Among the memorable "little moments" in the novel, is the scene in which Bee discovers the wonder of Abbey Road, the 1969 Beatles album that was to be the last the band ever recorded. Bee's shock and embarrassment when her mother sings along with every one of the songs - in perfect sync with the recorded vocals - is a smile-inducing reminder that children find it impossible to believe their parents were ever young enough to be "cool." Even Bee, a girl who considers her mom to be her best friend, cannot quite make that leap.
Adding to the fun, Where'd You Go, Bernadette is very cleverly structured to tell its story largely via a series of email messages, handwritten notes, transcripts of conversations, and the like. This places the reader inside the heads of a variety of characters who reveal more about themselves than they want to reveal - probably even to themselves. This one is hard to put down.
Rated at: 4.5
My library had this catalogued under "Relationships" and I wondered when I borrowed it what that means. I don't think they knew where to put it either!
Bernadette Fox is a renowned architect who has stopped working and is gradually retreating from the outside world, going so far as to hire a virtual assistant to minimize her contact with people. Then she disappears. Her teenaged daughter, Bee Branch, compiles a collection of communication from the time shortly before Bernadette’s disappearance in order to try and understand her mother and the reasons for her behaviour.
In terms of structure, this is a modern epistolary novel consisting of emails, official documents, a magazine article, and secret correspondence. This format with its many and mostly short entries makes for a quick read. Unfortunately, the author cheats and resorts to traditional expository narration when the limitations of her chosen structure prove to be too restricting. If a narrative structure isn’t sustainable, perhaps it is not the best choice.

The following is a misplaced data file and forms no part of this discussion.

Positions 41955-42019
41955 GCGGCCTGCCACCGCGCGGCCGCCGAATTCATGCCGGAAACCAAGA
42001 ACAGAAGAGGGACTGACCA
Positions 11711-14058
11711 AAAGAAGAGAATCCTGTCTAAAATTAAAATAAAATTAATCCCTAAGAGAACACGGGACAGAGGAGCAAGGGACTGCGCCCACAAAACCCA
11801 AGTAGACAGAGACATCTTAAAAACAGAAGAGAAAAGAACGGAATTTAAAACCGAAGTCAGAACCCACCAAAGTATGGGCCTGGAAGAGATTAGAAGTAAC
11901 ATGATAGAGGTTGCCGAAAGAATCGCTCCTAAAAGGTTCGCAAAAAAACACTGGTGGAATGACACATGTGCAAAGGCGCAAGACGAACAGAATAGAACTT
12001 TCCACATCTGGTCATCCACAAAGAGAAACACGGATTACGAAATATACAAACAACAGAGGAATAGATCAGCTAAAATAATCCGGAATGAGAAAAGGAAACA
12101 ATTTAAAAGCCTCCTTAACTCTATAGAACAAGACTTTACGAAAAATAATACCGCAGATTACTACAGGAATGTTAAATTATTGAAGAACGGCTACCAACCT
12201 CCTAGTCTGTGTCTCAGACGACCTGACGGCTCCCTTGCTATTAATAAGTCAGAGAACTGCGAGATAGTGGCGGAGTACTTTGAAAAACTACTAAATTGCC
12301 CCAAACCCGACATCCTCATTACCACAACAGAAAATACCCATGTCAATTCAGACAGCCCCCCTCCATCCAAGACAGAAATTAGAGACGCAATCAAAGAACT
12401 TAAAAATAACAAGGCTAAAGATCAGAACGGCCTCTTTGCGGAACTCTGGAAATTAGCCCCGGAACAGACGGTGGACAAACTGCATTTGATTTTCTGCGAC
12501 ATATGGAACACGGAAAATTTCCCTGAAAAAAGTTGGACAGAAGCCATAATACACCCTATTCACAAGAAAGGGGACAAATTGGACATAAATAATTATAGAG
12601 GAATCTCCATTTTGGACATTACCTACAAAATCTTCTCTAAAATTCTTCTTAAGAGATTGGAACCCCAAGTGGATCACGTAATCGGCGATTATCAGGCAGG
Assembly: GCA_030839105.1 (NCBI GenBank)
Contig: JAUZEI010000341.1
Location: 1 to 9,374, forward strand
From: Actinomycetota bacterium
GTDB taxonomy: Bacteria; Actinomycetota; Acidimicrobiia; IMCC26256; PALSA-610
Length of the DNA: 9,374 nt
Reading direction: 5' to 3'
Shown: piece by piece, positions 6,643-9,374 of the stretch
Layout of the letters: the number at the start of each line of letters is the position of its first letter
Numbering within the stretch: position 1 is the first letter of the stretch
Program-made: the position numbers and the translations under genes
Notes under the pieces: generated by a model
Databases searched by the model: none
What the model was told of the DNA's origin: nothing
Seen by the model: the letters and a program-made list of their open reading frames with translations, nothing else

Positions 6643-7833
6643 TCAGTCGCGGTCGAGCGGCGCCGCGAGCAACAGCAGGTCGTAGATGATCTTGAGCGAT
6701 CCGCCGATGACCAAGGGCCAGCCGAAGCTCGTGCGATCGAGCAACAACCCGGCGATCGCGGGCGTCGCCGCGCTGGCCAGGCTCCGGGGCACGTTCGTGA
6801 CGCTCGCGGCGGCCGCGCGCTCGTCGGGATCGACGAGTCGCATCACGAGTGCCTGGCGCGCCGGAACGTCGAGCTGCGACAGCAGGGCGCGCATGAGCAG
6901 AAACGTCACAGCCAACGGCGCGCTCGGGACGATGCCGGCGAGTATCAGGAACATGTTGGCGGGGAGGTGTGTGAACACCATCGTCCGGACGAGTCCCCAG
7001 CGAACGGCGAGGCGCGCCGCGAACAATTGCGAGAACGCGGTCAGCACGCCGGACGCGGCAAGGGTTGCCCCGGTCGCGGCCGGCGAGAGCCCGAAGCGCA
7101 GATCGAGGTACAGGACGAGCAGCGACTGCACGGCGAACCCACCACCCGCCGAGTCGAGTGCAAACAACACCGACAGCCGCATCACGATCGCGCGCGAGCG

According to the book jacket, this book is a “riotous satire of privilege.” I take exception to the adjective; parts are funny but certainly not unrestrainedly hilarious. There is satire of the shallowness of the wealthy, but the satire is itself shallow. The observations are ones that would be used on sitcoms to get a laugh; I prefer satire to have more bite. The targets of the rants (e.g. poor city planning, the self-help movement, politically-correct private schools, status-conscious parents) are not original either; they have been ridiculed before and more effectively too. And the focus on Seattle is also off-putting.
I found it difficult to relate to or like the characters. Though Bernadette is supposedly a genius, there is little evidence of her exceptional intelligence. Her rants offer no profound insights. She isolates herself and so becomes obsessed with her pet peeves about which she constantly whines. She is a quirky character and that’s fine, but is it logical that a person who uses email all the time would suddenly insist on writing a letter despite the fact that she is in a place that she herself admits has internet that is faster than she has ever seen. But then everyone else seems quirky too. Her husband, Elgin Branch, is certainly eccentric and even Bee is not a typical teenager. Not only does Bee not have a cell phone and has not been “corrupted by fashion and pop culture,” she seems largely unaffected when she learns about an extramarital affair. All that incessant quirkiness just becomes annoying.